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Writing trauma, exploring darkness, and representing spaces rarely seen.
Content Warning: Both the books mentioned and the interview itself contain dark subject matter including the effects of trauma, and the interview itself deliberately asks about some of these topics. While both myself and Shane have tried to keep the wording as gentle as possible, these topics may be difficult for some and should be read with caution.
Today’s interview is with Shane Blackheart, author of Everything is Wonderful Now and of the upcoming Open Wound, its sequel. These books are a semi-autobiographical work of fiction and dark fantasy that discusses trauma and contains representation rarely seen for traumatised people. Shane was kind enough to speak with me about the books, their reception, and the reasons for their creation in the interview.
Chaos Gays: You’ve already written Everything Is Wonderful Now, a book that explored dark themes with a speculative bent. Your new release, Open Wound, is the sequel. So I want to ask first about the first book. What spurred you to write and release Everything Is Wonderful Now?
SB: It was actually a spur of the moment idea, haha. At the beginning of the pandemic, I was listening to some nostalgic music to keep me calm, and I started thinking about my childhood. I thought of how cool it would have been to have my spirit guide Byleth back then, and it certainly would have saved me from so many bad things. I was a weird kid who was bullied a lot, and I had mental illnesses, so he would have been the support and hope I needed. It was like a spark, and I rushed to my computer to start typing. Originally, it was a novella, but it just evolved into part of my life's story in a way that was healing for me.
Releasing it was a whole other beast. I revised it several times before doing so, and I had so much anxiety about the prospect of sharing something so vulnerable. I decided I had to release it, I just couldn't not do it. And it really was a release, it felt like I was getting all of the bad stuff out of me and sending it into the aether. I also wanted to release it as part of my mental health awareness work. I wanted to reach people who may have had experiences like mine that they couldn't find represented anywhere. I know what it feels like to be lost or alone, and if I can help someone else feel a little less alone, I want to do that.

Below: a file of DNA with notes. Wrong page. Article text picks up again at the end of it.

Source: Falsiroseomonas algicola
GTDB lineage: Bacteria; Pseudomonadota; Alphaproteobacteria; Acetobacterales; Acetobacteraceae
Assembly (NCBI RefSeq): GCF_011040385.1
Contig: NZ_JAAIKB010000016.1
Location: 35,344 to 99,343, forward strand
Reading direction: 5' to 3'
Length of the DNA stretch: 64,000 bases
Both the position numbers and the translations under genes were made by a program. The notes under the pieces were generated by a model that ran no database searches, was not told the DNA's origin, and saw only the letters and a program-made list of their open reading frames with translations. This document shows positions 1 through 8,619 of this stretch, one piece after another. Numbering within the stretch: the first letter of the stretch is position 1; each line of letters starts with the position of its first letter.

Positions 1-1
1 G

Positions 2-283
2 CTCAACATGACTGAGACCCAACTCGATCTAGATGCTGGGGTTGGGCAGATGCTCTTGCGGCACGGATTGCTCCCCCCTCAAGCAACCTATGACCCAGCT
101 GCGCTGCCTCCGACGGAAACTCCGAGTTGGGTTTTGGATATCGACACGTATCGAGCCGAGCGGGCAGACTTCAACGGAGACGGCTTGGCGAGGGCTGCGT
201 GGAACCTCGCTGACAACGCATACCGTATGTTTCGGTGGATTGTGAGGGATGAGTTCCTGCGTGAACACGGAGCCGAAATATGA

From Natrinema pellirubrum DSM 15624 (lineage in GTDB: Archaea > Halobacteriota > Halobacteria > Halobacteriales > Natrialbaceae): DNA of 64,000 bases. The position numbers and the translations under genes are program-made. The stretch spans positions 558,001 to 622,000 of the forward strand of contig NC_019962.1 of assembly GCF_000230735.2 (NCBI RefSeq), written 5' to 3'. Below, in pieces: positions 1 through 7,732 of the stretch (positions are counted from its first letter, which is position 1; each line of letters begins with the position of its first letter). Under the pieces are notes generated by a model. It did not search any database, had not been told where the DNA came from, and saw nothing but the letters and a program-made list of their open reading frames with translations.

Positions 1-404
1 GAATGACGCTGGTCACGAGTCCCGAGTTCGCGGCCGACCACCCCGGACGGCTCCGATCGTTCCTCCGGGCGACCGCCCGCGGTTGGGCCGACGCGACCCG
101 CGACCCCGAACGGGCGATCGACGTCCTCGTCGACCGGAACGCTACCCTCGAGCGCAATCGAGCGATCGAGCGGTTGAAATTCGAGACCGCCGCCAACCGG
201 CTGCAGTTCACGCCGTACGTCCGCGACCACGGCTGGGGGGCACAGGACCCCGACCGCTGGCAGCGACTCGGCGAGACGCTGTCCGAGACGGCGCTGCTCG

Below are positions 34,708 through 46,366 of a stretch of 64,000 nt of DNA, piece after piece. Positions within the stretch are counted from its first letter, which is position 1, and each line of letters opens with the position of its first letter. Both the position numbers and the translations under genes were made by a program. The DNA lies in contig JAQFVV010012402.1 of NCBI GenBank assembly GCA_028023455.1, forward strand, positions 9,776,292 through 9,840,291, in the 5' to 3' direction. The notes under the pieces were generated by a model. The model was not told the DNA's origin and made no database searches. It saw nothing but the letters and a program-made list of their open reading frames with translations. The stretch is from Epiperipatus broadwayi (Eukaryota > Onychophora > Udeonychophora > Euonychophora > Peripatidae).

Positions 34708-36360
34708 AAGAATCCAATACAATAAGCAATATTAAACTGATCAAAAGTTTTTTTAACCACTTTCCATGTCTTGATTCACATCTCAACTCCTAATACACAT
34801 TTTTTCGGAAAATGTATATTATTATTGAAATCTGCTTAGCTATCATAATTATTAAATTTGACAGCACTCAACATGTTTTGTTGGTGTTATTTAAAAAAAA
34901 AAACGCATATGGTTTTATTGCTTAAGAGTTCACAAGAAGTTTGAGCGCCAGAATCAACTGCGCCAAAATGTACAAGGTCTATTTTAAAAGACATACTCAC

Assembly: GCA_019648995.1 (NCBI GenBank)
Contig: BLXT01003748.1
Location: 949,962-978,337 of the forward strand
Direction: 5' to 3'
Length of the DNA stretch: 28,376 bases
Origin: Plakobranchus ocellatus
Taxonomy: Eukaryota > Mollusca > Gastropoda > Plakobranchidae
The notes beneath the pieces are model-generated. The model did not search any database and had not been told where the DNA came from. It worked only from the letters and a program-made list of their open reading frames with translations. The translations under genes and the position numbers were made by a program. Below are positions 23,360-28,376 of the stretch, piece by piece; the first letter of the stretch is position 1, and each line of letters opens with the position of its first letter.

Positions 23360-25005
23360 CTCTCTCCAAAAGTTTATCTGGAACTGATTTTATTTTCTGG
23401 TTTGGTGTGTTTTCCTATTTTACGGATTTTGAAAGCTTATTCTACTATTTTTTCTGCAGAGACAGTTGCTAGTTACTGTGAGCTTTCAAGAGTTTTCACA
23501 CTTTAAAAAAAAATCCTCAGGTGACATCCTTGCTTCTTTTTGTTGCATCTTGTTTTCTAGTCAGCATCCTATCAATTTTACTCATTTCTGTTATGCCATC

Chaos Gays: Personally I really love talking about books that get dark, because as a traumatised person myself, I never really connected to the bright and happy characters that some books had. It can be nice to read, but much of the time in order to feel seen I need to see the dark as well. What was the process of sharing that darkness like? Was there anything that you specifically hesitated over and decided to write (or not) for your audience to understand or find their own representation?
SB: I completely agree with that, and I think that's a reason why I tend to dislike the heroes and love the villains. They're just more relatable to me with their troubled pasts. As for sharing my own darkness, it was very difficult, especially with the kind of past I've had with certain mental illness symptoms. There are a few things in the book I hadn't shared publicly until its release, that I've actually rarely shared with anyone. I decided to finally do that under the guise of fiction, because I realized it's a story I haven't seen.
I hesitated a lot when writing about the main character's darker experience with plurality. Without giving too much away, the voice in their head is based on my actual experience, and it does make them think and feel some questionable things as a child, including violence. Some of that, too, is a result of early childhood trauma on the brain, but I didn't want to give the plural/DID/OSDD community a bad name with this. At the same time, I also felt that I should be allowed to share my story. It's not written to be dark for the sake of it. There's a lot of reality in it I sat with alone for so long, and I'm sure there are others who have done the same.
I was just generally so worried about writing such a dark and heavy book. It's not what most people would reach for to escape, and many people read to escape, but there was another side of things, too. Sometimes you need to read something super dark to understand yourself, or to feel solidarity, and since this book did that for me, I wanted to try to do that for others.